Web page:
Study: One pill to control multiple heart disease risk factors?
Cardiovascular and metabolic diseases, such as heart disease and diabetes, have multiple risk factors, including high cholesterol, triglycerides and glucose levels. There are different treatments that help control each imbalance, but a new study being conducted at Baylor College of Medicine, along with other sites across the country, is looking at the effectiveness of one pill to help control a number of risk factors.
Researchers are studying the drug known as ETC-1002, a small molecule compound developed by Esperion Therapeutics, Inc. In early preclinical and clinical research it has shown promising results in modulating LDL and HDL cholesterol, triglycerides, free fatty acids, glucose and other cardiometabolic risk factors.
"Many people suffer from a variety of these risk factors. Obesity alone is directly associated with high cholesterol, triglycerides and glucose levels," said Dr. Christi Ballantyne, professor of medicine and chief of cardiovascular research section at BCM. "Our goal is that this treatment can be used to help regulate more than one of these symptoms."
The 12-week study will enroll 176 patients with hypercholesterolemia, with or without high triglycerides. A placebo or ETC-1002 will be given to participants without them knowing which one they are receiving. The compound acts to inhibit fatty acid and cholesterol synthesis and enhance fatty acid oxidation.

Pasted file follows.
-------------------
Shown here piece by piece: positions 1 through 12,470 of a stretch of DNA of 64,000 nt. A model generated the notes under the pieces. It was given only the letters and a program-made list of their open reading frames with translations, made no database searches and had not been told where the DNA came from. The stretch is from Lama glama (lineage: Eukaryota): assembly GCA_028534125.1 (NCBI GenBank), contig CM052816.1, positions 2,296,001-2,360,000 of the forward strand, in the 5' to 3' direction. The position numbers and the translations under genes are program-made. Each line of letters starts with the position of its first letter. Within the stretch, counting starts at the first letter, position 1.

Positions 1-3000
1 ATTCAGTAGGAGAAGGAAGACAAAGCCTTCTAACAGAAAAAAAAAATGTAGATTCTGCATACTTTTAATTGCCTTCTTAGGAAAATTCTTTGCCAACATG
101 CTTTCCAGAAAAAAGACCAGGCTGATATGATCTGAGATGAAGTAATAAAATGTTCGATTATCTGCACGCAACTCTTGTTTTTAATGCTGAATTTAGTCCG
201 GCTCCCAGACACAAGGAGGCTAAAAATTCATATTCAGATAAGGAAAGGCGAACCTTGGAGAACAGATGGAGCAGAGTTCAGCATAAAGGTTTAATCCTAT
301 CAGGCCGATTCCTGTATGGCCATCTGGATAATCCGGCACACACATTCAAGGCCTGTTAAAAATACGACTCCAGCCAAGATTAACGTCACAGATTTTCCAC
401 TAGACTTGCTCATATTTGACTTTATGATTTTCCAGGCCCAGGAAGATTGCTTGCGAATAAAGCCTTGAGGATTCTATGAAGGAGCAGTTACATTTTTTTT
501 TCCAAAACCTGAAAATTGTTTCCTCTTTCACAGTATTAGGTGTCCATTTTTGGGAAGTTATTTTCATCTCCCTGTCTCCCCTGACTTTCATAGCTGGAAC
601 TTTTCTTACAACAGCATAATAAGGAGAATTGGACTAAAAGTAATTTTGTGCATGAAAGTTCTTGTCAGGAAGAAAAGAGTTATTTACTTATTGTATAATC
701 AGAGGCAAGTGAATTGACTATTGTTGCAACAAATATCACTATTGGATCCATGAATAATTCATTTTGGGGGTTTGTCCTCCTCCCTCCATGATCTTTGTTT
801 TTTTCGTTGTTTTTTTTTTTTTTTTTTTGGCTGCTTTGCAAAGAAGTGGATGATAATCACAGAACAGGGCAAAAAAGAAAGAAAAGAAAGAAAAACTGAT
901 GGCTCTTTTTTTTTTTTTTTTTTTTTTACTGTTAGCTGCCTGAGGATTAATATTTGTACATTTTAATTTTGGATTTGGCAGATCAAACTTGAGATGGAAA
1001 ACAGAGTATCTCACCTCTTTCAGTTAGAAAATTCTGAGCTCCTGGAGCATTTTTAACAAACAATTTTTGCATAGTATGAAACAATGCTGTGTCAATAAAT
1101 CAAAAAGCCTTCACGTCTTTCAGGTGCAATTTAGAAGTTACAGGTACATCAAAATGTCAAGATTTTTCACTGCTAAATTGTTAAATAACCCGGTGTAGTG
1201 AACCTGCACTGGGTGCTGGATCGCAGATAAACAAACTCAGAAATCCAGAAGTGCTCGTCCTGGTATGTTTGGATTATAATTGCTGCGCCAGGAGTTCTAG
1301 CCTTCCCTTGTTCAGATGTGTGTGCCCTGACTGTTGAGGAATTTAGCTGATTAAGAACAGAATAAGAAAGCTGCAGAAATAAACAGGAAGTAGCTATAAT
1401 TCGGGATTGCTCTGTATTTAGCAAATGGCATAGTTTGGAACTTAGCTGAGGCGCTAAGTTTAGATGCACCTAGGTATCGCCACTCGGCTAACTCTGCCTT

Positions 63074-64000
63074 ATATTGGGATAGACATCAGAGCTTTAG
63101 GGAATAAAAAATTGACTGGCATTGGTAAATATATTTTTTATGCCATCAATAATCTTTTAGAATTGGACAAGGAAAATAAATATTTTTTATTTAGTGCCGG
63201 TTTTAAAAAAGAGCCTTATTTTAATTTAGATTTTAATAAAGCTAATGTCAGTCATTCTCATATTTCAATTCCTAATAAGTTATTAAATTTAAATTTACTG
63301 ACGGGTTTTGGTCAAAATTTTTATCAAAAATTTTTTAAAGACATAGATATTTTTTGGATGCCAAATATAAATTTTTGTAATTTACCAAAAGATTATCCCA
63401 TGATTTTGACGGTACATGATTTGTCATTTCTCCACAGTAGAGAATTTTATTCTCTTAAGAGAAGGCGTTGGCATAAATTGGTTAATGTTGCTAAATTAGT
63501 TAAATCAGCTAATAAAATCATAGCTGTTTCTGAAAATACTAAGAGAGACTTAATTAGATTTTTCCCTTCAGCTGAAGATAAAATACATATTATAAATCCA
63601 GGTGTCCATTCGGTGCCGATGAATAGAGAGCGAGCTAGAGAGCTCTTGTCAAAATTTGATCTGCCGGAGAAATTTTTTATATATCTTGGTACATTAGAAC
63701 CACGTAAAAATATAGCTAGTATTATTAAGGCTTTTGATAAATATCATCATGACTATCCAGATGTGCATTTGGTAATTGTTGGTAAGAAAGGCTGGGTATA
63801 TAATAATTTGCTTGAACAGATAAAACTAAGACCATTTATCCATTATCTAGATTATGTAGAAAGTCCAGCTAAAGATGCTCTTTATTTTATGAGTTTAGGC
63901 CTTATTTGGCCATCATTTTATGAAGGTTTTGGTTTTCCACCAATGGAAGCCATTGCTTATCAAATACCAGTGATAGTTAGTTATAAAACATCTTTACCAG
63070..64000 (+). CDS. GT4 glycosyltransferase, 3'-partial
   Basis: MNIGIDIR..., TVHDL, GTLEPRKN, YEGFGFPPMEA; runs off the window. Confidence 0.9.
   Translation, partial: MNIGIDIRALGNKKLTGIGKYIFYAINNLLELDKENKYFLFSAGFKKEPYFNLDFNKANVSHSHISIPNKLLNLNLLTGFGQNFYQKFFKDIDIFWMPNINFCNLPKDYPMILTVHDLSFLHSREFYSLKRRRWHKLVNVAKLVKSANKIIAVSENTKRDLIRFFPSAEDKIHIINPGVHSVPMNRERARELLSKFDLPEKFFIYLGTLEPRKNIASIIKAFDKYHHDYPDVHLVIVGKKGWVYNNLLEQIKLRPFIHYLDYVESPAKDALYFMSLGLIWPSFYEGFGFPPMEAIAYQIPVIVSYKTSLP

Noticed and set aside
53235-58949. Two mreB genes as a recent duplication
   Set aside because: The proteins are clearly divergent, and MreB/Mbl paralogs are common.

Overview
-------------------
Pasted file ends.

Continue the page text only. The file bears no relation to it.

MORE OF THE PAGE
"A one-a-day oral drug is needed to help manage the multiple metabolic problems of many patients , but we have to remember that we can not rely on a pill alone," said Ballantyne, who is also director of the Center for Cardiovascular Disease Prevention at the Methodist DeBakey Heart Center. "As the study continues we hope this new medication will help in treating these problems but lifestyle is a major contributor to these risk factors, and better diet and exercise habits must be established and maintained to achieve the best results."
To learn more about the study and eligibility, call the recruitment line at (713) 798-3330.